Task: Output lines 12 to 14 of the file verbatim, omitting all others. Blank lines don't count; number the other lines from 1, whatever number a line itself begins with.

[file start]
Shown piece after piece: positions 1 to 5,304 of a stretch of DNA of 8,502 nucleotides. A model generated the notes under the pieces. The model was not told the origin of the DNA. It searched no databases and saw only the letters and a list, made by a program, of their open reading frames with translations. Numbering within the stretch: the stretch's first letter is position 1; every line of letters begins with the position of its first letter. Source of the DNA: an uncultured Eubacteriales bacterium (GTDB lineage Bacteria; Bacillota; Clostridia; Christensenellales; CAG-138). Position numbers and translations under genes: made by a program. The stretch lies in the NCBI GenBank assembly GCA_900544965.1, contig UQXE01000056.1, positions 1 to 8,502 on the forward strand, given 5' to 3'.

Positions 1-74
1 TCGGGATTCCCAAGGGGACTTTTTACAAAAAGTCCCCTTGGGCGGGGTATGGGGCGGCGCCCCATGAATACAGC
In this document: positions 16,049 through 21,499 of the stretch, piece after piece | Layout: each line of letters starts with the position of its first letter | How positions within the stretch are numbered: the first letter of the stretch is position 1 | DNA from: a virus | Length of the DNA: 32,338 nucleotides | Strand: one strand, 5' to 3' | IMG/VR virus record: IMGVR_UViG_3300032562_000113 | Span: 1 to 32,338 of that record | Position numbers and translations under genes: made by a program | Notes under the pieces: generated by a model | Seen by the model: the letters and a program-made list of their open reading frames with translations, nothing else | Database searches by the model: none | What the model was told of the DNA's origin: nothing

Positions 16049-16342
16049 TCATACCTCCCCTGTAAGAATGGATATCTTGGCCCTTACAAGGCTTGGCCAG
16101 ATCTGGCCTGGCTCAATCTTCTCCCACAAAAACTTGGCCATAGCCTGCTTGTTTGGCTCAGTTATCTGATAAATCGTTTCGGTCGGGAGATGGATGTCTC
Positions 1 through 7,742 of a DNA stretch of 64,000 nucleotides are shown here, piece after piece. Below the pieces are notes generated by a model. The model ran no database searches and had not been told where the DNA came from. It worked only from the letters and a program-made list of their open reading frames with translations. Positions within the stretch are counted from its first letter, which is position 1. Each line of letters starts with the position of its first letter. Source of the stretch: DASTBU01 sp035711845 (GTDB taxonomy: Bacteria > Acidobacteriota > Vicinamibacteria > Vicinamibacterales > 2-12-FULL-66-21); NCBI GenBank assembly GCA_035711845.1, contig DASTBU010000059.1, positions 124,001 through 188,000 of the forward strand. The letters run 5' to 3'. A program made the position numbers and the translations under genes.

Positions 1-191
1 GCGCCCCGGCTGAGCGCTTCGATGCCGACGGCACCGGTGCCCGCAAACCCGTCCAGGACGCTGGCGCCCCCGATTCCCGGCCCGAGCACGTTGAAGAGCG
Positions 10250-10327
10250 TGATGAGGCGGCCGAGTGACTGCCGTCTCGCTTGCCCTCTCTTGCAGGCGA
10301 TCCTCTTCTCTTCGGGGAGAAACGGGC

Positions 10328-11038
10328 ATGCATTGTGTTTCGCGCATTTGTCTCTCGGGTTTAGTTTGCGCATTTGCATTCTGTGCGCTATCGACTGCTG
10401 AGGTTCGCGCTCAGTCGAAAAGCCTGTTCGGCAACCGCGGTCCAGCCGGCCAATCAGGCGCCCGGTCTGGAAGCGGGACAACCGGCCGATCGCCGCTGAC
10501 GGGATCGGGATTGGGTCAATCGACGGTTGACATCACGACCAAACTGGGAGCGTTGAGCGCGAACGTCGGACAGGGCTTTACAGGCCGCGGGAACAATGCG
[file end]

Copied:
10250 TGATGAGGCGGCCGAGTGACTGCCGTCTCGCTTGCCCTCTCTTGCAGGCGA
10301 TCCTCTTCTCTTCGGGGAGAAACGGGC

Positions 10328-11038